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World Cup 2014
 
OUR MAN IN BRAZIL

Match may not catch fire

With final spot at stake, free-flowing action is likely to be given the boot

Published on Jul 8, 2014 1:40 PM
 
Fans in Belo Horizonte celebrated after Brazil beat Colombia in the quarter-finals but with Neymar ruled out of the semi-final because of injury, they are no longer the favourites and the party could end. -- PHOTO: AGENCE FRANCE-PRESSE

Semi-final: Brazil v Germany

Brazil will be on familiar ground when they host Germany in the first semi-final (4am, tomorrow, Singapore time) of the 2014 World Cup. The Estadio Mineiro in Belo Horizonte was where they saw off a spirited Chile in the second round. It is also one of the closest stadiums to their home base in Teresopolis, just outside Rio de Janeiro. Belo Horizonte is just over 300km away, making the journey a quick one.

Germany, on the other hand, will be playing their first match in the city located more than 1,000km away from their camp in Santo Andre, in Brazil's north-eastern state of Bahia.

Yet, it will be Brazil who find themselves in unfamiliar territory. For the first time since the tournament kicked off on June 12, the hosts are not entering a match as the favourites, an unlikely situation forced upon them by a mixture of poor judgment and poor sportsmanship.

Captain Thiago Silva is serving a one-match suspension after a needless yellow card for impeding Colombia goalkeeper David Ospina during the 2-1 quarter-final win. But while he is set to return for either the final or third-place play-off, Neymar's involvement with Brazil 2014 has ended.

The star forward fractured a vertebra after being kneed in the back by Colombia's Juan Zuniga.

The circumstances leave the hosts with justifiable reasons should they falter. The mood in the nation of 200 million is one of mourning at the loss of Neymar, their "great warrior", as Brazil President Dilma Rousseff so poetically called him in one of the many tributes that have poured in for the national icon. There will hardly be any finger-pointing if Luiz Felipe Scolari's men fail to deliver on their promise to win the World Cup. Only commiseration.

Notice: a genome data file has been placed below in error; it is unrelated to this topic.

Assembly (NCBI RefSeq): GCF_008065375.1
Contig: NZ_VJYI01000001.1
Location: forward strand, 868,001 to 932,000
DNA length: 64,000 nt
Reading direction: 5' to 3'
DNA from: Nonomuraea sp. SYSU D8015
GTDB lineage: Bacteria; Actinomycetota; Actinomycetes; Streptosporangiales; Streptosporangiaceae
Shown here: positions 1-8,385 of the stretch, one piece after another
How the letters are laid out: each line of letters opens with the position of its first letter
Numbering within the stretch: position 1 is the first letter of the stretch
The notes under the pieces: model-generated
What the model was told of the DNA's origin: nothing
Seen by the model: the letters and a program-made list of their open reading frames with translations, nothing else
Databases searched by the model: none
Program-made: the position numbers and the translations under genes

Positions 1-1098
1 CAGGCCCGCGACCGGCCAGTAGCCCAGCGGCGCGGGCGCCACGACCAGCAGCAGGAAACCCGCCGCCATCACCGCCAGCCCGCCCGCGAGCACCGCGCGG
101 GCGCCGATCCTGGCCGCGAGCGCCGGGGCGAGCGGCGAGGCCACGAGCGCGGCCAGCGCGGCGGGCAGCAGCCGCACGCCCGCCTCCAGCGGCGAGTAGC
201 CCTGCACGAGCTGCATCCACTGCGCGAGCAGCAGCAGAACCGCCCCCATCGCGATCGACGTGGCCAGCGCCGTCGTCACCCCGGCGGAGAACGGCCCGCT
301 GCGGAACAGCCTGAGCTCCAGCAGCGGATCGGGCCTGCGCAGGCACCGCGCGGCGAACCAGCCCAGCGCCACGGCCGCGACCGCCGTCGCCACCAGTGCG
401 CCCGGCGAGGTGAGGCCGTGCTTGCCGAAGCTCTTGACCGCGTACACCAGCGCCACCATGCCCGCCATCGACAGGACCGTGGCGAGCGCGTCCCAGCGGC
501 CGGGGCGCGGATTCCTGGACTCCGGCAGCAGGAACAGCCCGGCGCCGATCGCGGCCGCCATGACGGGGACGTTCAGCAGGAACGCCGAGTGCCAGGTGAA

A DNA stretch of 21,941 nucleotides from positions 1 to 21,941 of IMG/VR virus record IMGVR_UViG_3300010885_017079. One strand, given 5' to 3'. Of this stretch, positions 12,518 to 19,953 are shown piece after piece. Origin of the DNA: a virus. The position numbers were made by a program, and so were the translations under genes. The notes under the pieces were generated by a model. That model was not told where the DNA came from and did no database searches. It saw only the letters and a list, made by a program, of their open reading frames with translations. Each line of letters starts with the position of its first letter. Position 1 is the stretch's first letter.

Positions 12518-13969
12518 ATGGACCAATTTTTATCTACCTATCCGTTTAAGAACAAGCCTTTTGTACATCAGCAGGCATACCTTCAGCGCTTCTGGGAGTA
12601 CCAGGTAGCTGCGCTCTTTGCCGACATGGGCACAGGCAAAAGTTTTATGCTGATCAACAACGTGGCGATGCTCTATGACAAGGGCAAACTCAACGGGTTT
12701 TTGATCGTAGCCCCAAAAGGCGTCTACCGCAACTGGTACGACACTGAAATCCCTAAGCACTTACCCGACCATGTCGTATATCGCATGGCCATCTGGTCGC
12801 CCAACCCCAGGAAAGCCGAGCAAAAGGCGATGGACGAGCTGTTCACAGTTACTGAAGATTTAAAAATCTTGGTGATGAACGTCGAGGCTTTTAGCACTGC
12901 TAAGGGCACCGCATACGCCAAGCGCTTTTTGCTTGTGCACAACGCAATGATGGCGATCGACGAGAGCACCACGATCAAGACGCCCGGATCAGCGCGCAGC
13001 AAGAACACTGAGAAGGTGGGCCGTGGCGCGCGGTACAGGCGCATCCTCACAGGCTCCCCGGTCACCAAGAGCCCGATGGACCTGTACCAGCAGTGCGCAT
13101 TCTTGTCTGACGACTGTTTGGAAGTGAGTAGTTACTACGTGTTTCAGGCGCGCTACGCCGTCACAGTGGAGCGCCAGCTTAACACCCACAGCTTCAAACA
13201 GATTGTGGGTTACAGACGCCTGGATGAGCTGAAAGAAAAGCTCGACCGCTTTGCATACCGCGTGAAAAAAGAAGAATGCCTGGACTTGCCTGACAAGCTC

Yet, while it may be easier to embrace the role of the underdog, the Selecao have no interest in playing the sympathy card.

Indeed, Silva is adamant that the dream of winning their first World Cup on home soil is still very much alive - and the five-time champions intend to use Neymar's injury as a rallying point.

"We have proposed to win the World Cup for Neymar because of the injury he suffered," said Silva.

"This moment could mark the start of a revolution for us.

"He hopes and expects a lot from this group, and this could unite us; it could give us more determination to win."

The circumstances could see players like Fred, widely criticised for his lack of goals in this campaign, and Neymar's likely replacement Willian, who missed a penalty in the shootout against Chile, rise to the challenge.

A packed and highly-charged Estadio Mineiro will also give rise to that.

The feeling of being hard done by may also push Dante, the Bayern Munich defender and Silva's likely stand-in in defence, to fight off the Germans he knows so well.

The Germans are well aware what tragedy can do to unite a team, in this case, even a country. But they are hoping the sympathy factor is one that is lost on Mexican Marco Rodriguez, the referee for today's clash.

Making the observation that the Brazil of 2014 are now more of a robust side than the artists of older vintage, Germany coach Joachim Loew called on match officials to make the right call.

Brazil lead the tournament with 96 fouls and 10 yellow cards.

Said Loew: "For sure, Brazil still have good technical players. But they're playing more robustly than any other team here and they have been trying to break up their opponent's attack that way.

"At the end of the day, it's up to the referee to come up with the correct punishment."

The Germans also reached at least the semi-finals in the last three World Cups but failed to add to their three titles, with the last win coming in 1990. They have had to settle for second and third a record eight times.

But with a team who boast a creative midfield trio of Thomas Mueller, Toni Kroos and Mesut Oezil, who have outpassed and outclassed everyone in Brazil, this could be Germany's best chance to shake off the "choker" tag.

The expectation is that Brazil, without their main attacking threat, are likely to battle their way to a win. Brazil's last three goals have all come via set pieces and one can expect Scolari to be banking on them to deliver a goal while keeping things tight at the back.

That Brazil will welcome back Luiz Gustavo, their main midfield destroyer who also plays his football in Germany, from suspension further fuels the speculation of how Scolari will set his team up.

Loew is already expecting a physical affair and is willing to sacrifice style for success.

"This tournament has shown that no team have been able to play with great, brilliant, attacking football because there has been so much physical destructiveness set against that."

"Beautiful football by itself won't be enough to win here."

With so much pressure on winning, chances are we may see unfamiliar faces of two familiar teams as they do whatever it takes to reach the final.

marclim@sph.com.sg

STmarclim

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